THE UNIVERSITY OF BRITISH COLUMBIA
Wed. 22 Mar. 2006 - finish by Wed. 29 Mar.
- (p. 449, Problem 11.2) - Electric Dipolar Radiation:
can be expressed in "coordinate-free" form by writing
. Do so, and
similarly for Equations
- Atomic Dipoles:
Explain why you can safely assume
for an atom with magnetic dipole moment
and electric dipole moment , assuming
typical values of relevant physical quantities.
- (p. 473-474, Problem 11.22) - Broadcasting KRUD:
A radio tower rises to a height h above flat horizontal ground.
At the top is a magnetic dipole antenna of radius b,
with its axis vertical. FM station KRUD broadcasts from this antenna
at angular frequency , with a total radiated power P
(averaged, of course, over a full cycle). Neighbors have complained
about problems they attribute to excessive radiation from the tower -
interference with their stereo systems, mechanical garage doors
opening and closing mysteriously, and a variety of suspicious
medical problems. But the city engineer who measured the radiation
at the base of the tower found it to be well below the accepted standard.
You have been hired by the Neighborhood Association
to assess the engineer's report.
- In terms of the variables given
(not all of which may be relevant, of course)
find the formula for the intensity of the radiation at ground level,
a distance R away from the base of the tower.
You may assume that
[Note: we are interested only in the magnitude
of the radiation, not in its direction -
when measurements are taken, the detector will be aimed
directly at the antenna.]
- How far from the base of the tower should the engineer
have made the measurement? What is the formula for the intensity
at this location?
- KRUD's actual power output is 35 kilowatts,
its frequency is 90 MHz, the antenna's radius is 6 cm,
and the height of the tower is 200 m.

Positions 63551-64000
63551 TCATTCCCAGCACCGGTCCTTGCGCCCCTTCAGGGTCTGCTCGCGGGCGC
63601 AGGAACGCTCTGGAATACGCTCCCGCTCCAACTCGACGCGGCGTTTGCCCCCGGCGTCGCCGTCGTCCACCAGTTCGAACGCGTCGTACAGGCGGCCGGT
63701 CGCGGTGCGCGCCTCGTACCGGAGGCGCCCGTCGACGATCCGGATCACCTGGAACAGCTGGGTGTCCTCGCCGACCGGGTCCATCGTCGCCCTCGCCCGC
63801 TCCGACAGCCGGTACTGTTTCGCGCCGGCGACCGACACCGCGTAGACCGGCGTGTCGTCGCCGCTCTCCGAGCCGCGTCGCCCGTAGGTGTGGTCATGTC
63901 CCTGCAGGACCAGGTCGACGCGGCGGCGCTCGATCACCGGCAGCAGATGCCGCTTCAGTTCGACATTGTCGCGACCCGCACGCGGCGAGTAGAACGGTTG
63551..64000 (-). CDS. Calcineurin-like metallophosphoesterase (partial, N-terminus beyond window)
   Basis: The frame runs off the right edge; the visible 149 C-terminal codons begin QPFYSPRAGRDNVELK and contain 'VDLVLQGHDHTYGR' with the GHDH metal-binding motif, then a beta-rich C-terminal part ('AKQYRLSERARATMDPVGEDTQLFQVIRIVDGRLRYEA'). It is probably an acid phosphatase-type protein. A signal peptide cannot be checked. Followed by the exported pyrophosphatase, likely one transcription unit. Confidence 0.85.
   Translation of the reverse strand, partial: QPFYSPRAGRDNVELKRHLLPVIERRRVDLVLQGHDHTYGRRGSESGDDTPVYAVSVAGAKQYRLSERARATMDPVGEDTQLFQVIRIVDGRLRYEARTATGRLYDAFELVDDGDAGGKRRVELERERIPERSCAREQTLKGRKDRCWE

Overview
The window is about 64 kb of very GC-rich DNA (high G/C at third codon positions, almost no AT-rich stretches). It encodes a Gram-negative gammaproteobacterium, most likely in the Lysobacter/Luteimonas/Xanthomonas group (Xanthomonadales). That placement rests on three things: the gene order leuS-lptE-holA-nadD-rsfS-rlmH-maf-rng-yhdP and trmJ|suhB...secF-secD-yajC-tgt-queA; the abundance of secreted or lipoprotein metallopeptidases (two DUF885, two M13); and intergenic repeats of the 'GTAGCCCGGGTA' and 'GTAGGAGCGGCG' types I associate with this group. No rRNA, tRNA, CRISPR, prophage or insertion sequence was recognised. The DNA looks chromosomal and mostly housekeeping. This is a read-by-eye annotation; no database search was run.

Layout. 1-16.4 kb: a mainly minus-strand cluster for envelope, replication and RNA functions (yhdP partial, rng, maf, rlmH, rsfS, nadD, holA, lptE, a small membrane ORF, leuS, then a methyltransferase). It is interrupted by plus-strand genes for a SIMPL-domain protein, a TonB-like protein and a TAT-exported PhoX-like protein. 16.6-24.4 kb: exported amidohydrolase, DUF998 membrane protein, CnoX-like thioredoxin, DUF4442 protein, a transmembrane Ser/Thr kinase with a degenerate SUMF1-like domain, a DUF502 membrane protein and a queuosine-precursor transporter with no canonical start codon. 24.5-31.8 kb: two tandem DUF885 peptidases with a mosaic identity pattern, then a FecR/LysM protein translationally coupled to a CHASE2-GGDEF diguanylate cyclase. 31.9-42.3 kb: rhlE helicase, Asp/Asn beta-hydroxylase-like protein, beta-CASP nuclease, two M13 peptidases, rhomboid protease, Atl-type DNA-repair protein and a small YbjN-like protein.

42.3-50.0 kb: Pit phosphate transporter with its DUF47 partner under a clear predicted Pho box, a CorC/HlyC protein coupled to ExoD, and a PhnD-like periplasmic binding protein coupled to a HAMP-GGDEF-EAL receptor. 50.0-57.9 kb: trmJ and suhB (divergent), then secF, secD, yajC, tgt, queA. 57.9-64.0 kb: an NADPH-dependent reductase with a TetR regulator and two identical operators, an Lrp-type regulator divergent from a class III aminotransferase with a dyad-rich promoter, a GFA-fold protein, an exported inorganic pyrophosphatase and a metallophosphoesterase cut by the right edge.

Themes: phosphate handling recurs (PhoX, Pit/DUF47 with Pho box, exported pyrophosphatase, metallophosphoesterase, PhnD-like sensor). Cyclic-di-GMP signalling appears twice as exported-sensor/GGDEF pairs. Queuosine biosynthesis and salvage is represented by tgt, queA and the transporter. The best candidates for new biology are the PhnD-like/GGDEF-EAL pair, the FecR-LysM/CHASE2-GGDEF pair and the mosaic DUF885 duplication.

The city's radio-emission limit is 200 microwatts/cm2.
Is KRUD in compliance?
- (p. 474, Problem 11.23) - Earth as a Pulsar:
The magnetic north pole of the Earth does not coincide
with the geographic North Pole - in fact, it's off by about
7 at present.1Relative to the fixed axis of rotation, therefore,
the magnetic dipole moment vector of the Earth is changing with time,
so the Earth must be giving off magnetic dipole radiation.
- Find the formula for the total power radiated,
in terms of the following parameters:
(the angle between the geographic and magnetic north poles),
M (the magnitude of the Earth's magnetic dipole moment),
and (the angular velocity of rotation of the Earth).
[Hint: refer to Prob. 11.4 or Prob. 11.12.]
- Using the fact that the Earth's magnetic field is
about half a gauss at the Equator, estimate
the magnetic dipole moment M of the Earth.
- Find the power radiated.
[Your answer should be several times 10-5 W.]
- Pulsars are thought to be rotating neutron stars,
with a typical radius of about km,
a typical surface magnetic field of T
and a variety of rotational periods T; let's use s.
What sort of radiated power would you expect from such a star?
[See J.P. Ostriker and J.E. Gunn, Astrophys. J. 157,
1395 (1969). Answer:
2 x 1036 W.]
Jess H. Brewer